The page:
Journalism
Chronicle of an Urban Crime in İzmir’s Historic Neighbourhood

Damlaciktan Körfez

© Sercan Engerek

Author: Sercan Engerek

Uncertainty lingers over the future of İzmir’s Damlacık neighbourhood, a third-degree archaeological site. An urban transformation project is underway in an area demolished after the construction of a tunnel. Eight years later, Damlacık is a derelict neighbourhood, but Turkish authorities still refuse to bear responsibility for the damages caused.

When taking a shortcut to İzmir’s old bazaar, the Kemeraltı Market, from the famed hills of Eşrefpaşa, turn to a steep descending slope and Damlacık appears right in front of you. On one side of the road, you can see the club where Metin Oktay, the legendary football player known as “the crownless king,” grew up. A few blocks away from there, you cross the bakery with it its smell of fresh-baked bread… In the corner of one of the streets that run parallel to the slope lies “Tezveren Dede”, a tomb from the Ottoman era where people flock to make wishes by lighting candles every day. Damlacık, one of the oldest neighbourhoods of İzmir, never fails to impress passers-by.

Damlacık took its name from manufacturers working in the tobacco industry in the Konak district, along İzmir’s seashore: Every evening, workers climbed that steep slope to go home, sweat dripping from their foreheads. Author Yaşar Ürük argues, however, that the name takes its roots from the neighbourhood’s most distinguished sight, a creek called Mal or “Santa Veneranda”.

The creek in Damlacık takes its source from the old Silk Road, which dates back to Roman times. You can see it flowing at times, while other times, you can see the streams run dry, but even if water doesn’t continuously drip, the fountains remain in place. An 18th century mosque escaped demolition at the last moment while the “Temple of Asclepius”, which is thought to be buried under the mosque, is awaiting archaeological excavation. The old street with its cobblestone pavements is still standing. But when you look from Konak’s seashore and turn your head towards the area locals in İzmir call “Varyant”, it’s as if centuries of history never took place. As if Damlacık, with its little neighbourhoods, people, and culture, never existed...

“We lived in a building called Bereket Apartmanı. I call it a building, but it was just a two-storey house. It had a large courtyard in the middle, with the sky as a ceiling, around two or three other sections. A vine stretched upward from one corner. The Grocery Yılmaz under our home... On the other side of the street, there were embroiderers in a small workshop… Back then, grocery stores used to sell lamp oil. There would be big water cans in front of the shops. The smell of lamp oil spread would spread not only from there but from almost every single grocery store back then. And the smell of unbottled wine...”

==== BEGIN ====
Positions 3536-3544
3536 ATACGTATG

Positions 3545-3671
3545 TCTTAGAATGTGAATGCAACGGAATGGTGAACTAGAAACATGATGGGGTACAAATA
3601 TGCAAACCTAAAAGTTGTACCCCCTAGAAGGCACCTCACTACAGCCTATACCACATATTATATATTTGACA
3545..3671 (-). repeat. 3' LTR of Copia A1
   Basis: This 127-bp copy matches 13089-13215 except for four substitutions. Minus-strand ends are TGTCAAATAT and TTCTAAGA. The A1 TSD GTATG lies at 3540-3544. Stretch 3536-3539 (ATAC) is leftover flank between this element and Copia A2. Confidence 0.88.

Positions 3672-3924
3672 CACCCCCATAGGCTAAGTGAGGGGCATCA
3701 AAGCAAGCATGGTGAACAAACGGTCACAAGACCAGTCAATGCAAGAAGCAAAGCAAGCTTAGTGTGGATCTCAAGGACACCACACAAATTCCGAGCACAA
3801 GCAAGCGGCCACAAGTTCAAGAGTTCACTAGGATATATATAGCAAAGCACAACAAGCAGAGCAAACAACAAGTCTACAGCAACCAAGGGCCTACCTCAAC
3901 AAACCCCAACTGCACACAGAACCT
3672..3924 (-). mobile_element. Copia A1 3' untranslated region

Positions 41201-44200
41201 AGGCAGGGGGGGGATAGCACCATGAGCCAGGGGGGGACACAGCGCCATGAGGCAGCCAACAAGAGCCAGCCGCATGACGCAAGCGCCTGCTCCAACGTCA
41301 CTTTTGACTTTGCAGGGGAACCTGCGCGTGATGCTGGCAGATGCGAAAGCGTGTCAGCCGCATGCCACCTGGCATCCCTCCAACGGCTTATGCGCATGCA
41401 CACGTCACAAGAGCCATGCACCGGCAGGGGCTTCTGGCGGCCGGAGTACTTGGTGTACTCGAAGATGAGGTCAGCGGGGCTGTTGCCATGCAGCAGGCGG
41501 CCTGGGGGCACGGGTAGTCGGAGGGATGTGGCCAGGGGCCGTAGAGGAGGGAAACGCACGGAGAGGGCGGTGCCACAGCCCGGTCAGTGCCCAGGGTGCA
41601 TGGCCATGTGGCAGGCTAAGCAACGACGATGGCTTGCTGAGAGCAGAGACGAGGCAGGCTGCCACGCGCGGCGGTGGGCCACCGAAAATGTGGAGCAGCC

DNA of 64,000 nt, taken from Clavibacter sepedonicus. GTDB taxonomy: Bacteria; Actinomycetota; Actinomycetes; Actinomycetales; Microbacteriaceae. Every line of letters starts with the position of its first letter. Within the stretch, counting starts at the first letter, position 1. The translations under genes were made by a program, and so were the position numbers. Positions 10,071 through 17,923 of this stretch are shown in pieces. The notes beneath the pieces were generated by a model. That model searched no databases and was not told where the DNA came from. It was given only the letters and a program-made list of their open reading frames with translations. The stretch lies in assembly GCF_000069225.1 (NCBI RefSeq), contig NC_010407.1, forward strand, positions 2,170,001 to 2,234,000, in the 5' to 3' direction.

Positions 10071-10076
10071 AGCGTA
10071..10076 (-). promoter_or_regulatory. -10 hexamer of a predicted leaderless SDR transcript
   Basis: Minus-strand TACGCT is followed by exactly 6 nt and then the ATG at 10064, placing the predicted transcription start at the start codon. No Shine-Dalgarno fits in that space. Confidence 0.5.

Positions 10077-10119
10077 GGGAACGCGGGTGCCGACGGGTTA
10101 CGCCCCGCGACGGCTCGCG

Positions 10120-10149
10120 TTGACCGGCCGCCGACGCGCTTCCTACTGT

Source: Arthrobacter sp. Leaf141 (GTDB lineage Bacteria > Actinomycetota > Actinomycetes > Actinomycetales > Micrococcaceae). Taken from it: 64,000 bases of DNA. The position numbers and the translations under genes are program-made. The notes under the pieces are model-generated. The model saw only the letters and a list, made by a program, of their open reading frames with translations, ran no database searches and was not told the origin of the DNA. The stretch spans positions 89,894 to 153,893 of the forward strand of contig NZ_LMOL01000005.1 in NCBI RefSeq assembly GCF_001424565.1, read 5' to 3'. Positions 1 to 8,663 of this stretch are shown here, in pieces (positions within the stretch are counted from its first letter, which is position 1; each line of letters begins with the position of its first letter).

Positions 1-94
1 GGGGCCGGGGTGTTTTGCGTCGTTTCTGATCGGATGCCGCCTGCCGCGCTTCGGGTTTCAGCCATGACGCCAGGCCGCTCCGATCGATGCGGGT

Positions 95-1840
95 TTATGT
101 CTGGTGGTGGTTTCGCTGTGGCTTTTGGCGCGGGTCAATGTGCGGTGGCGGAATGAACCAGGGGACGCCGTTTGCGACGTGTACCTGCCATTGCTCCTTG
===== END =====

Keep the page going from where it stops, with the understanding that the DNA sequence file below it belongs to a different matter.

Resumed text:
This is how Ayşe Kilimci, a writer, reminisces life in Damlacık, where she lived between 1954 and 1961. One of the two places that still remain intact from her childhood days in the neighbourhood where she lived until the age of seven is the Ethnography Museum. The other one is the building that is currently home to the Provincial Health Directorate but was for a long time known as “Memleket Hastanesi” (Motherland Hospital).

Kilimci, whose mother is a nurse, was born in the two-storey house in the street right behind the hospital. She made her first friends in that house, started primary school there, ran and played in the streets of Damlacık...

During her years working as a specialist at the social services administration, Kilimci lived in both Istanbul and Ankara. After her retirement, she settled in the seaside town of Ayvalık. But she still can’t forget her early childhood in Izmir. She recalls her childhood days with a smile mixed with sadness: “One day, I ran away from home and went to the house of some family friends in the village of Çamlık. I remember that they were sifting flour in the middle of a huge garden. I had found that very interesting. Lucky, I stayed there watching. Otherwise, I would have gone much further away, and they wouldn’t be able to find me. The mother’s voice from the neighbouring house as she said, ‘Oh mother, that girl has escaped’ still rings in my ears… They immediately handed me back to my grandmother, who was franticly looking for me. When I think about it now, there should have been a movie theatre there, a neighbourhood theatre… A real stage, on which everybody took part without there being a protagonist or an extra actor! Years later, I realized this: Even if some of these places are destroyed, Damlacık still lives inside me with its people, its sounds and smells.”

What makes a neighbourhood unique other than its people, its love stories and the memories? Even though Kilimci lived there only when she was a little child, she still remembers her neighbours as colourful and warm people who left a mark. For instance, she talks about the “bride girl.” She used to be a seamstress. She ended up marrying a young man working in Nalıncılar Street.